Good morning! On this fine spring morning in Reno, I’m taking the opportunity to do a little looking back at the week or two that was. What’s coming in the future, in the way of blogging or reading or anything else, I haven’t really worked out yet. But I’ll let you know if I ever figure it out myself!
Although I haven’t been filling my blog with stuff recently, it isn’t from lack of activity. Much of the last week has been spent writing program notes for the last Reno Philharmonic concert of the 2012-13 season: Mozart’s Violin Concerto No. 3 and Mahler’s Symphony No. 5. This was the first time I’d ever written about a Mahler symphony, and I quickly found that any attempt to do a detailed “play-by-play,” moment-by-moment description of the music is pretty much doomed to fail (even more so if you only have around 1,000 words to work with!) There’s just too much going on, too many interrelationships among themes and between movements, too many dramatic changes in mood and intensity. So my goal was simply to hit some of the musical highlights, and hope that this will provide at least a little guidance for listeners. Happily, this is my last program note writing for a few months – maybe now I’ll get busy on the blog!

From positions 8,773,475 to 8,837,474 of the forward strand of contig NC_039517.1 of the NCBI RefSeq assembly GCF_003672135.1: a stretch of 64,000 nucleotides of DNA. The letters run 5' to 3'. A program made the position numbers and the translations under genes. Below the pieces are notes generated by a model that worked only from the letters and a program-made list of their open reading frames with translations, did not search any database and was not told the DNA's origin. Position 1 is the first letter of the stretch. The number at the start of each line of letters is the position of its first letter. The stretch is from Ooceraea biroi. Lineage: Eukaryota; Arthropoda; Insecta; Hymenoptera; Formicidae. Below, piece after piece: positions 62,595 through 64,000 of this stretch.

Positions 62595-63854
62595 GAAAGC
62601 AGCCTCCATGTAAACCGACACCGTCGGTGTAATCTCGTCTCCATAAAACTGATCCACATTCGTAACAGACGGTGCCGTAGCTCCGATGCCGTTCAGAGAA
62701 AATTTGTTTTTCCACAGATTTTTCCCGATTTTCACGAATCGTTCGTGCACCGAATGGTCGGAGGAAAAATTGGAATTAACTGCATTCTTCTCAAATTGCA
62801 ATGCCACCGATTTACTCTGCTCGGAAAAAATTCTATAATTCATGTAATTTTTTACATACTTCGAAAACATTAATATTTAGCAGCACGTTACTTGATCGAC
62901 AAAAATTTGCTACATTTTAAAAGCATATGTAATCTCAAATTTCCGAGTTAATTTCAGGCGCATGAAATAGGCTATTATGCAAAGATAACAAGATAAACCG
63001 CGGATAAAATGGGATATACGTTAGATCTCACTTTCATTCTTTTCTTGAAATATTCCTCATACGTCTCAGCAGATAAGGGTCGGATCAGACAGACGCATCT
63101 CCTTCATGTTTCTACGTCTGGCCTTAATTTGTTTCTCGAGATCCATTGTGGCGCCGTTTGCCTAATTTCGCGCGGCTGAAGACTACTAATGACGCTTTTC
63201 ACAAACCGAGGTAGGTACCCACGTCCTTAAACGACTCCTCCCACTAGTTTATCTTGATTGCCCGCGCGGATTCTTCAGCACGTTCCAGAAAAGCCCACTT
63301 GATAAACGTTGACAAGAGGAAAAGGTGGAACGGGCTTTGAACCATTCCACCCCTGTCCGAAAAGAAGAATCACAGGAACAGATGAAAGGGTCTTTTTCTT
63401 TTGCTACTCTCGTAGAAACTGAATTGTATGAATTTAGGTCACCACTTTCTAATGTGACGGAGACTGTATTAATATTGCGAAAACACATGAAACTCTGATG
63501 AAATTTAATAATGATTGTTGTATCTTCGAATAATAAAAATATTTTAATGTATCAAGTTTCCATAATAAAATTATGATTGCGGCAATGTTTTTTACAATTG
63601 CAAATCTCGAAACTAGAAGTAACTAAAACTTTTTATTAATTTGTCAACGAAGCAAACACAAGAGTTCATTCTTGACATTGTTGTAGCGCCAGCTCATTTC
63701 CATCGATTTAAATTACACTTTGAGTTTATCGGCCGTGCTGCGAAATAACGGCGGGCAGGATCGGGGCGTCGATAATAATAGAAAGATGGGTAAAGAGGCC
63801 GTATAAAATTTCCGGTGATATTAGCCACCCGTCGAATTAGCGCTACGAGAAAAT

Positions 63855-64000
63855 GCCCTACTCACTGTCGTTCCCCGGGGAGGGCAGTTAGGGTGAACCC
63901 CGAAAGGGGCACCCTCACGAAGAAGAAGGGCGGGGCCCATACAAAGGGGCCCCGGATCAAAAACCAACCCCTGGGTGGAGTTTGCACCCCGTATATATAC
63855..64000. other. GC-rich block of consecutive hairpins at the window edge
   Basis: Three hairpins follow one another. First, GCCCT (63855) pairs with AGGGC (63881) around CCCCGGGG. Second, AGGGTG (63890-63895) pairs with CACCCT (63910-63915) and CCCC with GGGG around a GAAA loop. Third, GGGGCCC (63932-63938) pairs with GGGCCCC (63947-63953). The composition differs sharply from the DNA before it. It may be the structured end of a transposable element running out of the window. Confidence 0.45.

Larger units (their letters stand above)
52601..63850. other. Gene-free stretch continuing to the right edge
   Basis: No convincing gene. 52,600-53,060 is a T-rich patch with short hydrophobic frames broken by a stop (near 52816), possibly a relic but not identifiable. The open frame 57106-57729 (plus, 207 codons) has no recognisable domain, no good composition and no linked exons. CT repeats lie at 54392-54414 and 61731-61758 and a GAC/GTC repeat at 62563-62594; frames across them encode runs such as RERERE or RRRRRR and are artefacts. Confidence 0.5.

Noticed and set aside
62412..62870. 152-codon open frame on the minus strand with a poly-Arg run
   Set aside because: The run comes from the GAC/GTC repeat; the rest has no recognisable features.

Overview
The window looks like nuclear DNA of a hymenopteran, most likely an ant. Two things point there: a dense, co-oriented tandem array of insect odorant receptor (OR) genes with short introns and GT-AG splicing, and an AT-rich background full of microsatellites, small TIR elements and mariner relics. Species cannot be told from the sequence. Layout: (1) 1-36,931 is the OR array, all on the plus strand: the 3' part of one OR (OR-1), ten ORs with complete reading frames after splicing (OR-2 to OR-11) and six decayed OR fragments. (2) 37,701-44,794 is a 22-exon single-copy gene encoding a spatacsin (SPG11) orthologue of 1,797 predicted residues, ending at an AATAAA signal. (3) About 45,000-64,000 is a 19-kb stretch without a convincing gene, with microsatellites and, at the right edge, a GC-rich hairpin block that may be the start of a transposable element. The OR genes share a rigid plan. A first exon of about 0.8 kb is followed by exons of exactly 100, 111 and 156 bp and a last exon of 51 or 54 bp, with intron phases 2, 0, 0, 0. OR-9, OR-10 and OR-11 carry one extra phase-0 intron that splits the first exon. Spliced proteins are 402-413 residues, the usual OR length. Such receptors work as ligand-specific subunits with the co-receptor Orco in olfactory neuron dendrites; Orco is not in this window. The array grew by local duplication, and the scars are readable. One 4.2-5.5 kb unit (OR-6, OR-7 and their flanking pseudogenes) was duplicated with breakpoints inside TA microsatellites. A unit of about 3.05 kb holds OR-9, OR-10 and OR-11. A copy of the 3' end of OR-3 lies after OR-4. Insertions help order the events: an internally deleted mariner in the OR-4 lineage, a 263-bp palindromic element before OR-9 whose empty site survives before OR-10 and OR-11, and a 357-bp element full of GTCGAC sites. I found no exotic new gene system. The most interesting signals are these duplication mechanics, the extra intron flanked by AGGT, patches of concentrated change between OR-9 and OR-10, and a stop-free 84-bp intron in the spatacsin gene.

Right before that I had the chance to spend a few days in San Francisco. Going in with the assumption that I wouldn’t be writing in any detail about my experiences gave me the freedom to simply enjoy them, which was a nice change of pace. One of the main reasons for my visit was art, not surprisingly. Several of the famous Terracotta Warriors are on display at the Asian Art Museum, and it was impressive to see them. They are at least life sized, even a little larger, and surprisingly detailed. The de Young also has some great stuff going: etchings by Rembrandt and his contemporaries, Dutch painting from around the same time (including Vermeer’s Girl with a Pearl Earring, which is even more beautiful in person than in books), and forty or so pieces of traditional art owned by the Vatican and collected by missionaries over the centuries.
Another motivation for my visit was CAAMFest, the former San Francisco International Asian American Film Festival (hosted by the Center for Asian American Media, or CAAM). I saw only three films from the event, sadly, but it was still worth the trip. One film that I must call to your attention, should you ever have a chance to see it, is Late Summer. It’s a re-imagining of the world of Yasujiro Ozu’s films, transplanted to modern day Nashville (luminously photographed) and featuring an African-American cast. Having read about this film beforehand, I had a sneaking suspicion that the concept was too much of a gimmick. But I was entirely mistaken. It’s a beautiful film, fantastically acted, and extremely moving – proving, as if such proof were needed, that Ozu’s way of looking at the world and his approach to film can still be inspirational, and emotionally wrenching. All kudos to writer-director Ernie Park and the fabulous cast. The trailer gives a nice sense of the film.